2009 Volvo XC60, Rear Differential Bearing Replacement
Mark: Hi, good morning. Mark, Top Local, we're here with Bernie Pawlik, Pawlik Automotive in Vancouver. Vancouver's best auto service experience, voted best in Vancouver for auto repair by their customers 17 times, recently run the Georgia Straight again. How you doing, Bernie?
Bernie: Doing very well!
Mark: We're talking about a Volvo, a pretty popular car, an XC60. This is the 2009, it had some kind of rear differential problems. What was going on with this, how did you diagnose this vehicle?
Bernie: Basically, the customer brought it to us with a humming noise coming from the back of this vehicle, figuring it's probably the rear differential. He was correct. We road tested the vehicle, hear a noise in the back, did a hoist inspection. We have listening equipment so we can listen to all the different areas in the rear end, the wheel bearings, the differential bearings, and whatever else is underneath the vehicle and determined that the noise was coming from inside the differential.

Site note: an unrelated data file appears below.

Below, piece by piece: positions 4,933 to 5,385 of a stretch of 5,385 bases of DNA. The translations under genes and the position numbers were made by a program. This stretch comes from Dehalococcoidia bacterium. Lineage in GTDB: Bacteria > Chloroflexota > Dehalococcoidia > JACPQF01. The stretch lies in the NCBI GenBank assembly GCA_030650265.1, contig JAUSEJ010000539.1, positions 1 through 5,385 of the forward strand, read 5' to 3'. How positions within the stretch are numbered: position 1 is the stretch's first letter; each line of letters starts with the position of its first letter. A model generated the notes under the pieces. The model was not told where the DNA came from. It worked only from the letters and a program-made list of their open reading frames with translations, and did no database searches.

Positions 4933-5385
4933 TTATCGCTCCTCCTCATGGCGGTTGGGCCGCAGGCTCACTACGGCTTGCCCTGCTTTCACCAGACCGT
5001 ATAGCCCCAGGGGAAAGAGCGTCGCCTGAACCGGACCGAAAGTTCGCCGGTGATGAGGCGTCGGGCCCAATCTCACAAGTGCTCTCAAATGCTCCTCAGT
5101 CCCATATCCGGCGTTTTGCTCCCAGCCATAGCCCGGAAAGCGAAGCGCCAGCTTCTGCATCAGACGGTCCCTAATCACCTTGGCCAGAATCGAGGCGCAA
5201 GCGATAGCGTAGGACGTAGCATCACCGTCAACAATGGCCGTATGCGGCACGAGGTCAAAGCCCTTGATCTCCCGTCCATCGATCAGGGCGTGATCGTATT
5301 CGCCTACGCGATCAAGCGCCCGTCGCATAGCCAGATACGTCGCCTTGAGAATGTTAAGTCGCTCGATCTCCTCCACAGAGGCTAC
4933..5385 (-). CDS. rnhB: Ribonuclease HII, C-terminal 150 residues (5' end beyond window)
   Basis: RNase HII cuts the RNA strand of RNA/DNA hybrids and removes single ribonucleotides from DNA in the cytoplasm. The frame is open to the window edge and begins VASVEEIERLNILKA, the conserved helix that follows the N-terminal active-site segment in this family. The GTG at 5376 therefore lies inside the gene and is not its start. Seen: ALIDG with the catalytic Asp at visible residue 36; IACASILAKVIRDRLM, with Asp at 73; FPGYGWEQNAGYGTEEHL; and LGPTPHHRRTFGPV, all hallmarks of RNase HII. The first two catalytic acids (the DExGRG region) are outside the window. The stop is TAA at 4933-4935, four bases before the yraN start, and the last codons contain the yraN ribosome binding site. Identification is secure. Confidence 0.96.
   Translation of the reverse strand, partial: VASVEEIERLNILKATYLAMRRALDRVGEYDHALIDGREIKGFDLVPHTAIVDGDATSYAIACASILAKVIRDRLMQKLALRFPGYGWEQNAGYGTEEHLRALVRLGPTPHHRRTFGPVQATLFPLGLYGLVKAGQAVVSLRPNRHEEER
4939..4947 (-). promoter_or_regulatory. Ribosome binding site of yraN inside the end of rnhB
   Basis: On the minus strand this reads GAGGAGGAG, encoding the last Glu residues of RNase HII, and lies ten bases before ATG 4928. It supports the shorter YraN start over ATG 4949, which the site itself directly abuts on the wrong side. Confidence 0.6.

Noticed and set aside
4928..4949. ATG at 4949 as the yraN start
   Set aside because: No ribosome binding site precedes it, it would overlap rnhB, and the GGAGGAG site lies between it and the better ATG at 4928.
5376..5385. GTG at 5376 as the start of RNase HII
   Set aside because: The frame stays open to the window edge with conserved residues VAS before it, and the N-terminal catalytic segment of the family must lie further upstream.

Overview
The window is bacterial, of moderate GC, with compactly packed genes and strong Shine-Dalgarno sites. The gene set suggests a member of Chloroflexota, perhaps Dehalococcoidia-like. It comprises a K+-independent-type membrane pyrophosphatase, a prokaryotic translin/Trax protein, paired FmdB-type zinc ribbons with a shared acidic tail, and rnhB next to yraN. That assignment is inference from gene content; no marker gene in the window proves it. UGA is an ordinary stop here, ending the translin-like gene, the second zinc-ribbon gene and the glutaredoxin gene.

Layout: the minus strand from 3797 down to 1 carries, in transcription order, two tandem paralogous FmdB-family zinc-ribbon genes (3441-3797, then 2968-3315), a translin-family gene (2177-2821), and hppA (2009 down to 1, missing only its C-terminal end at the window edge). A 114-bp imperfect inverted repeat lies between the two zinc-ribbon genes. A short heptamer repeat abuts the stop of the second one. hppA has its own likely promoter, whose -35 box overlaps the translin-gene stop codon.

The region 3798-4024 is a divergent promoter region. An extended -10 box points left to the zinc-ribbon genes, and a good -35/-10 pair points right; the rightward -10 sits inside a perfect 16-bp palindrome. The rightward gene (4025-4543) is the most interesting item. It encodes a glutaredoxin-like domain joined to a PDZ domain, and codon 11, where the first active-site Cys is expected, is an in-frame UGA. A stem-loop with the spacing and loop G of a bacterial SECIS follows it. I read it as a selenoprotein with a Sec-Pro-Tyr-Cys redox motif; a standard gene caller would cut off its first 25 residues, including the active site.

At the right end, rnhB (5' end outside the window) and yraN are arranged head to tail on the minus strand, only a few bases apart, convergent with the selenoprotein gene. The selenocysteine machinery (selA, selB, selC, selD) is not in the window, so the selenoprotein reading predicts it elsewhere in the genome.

Mark: What's involved in repairing this?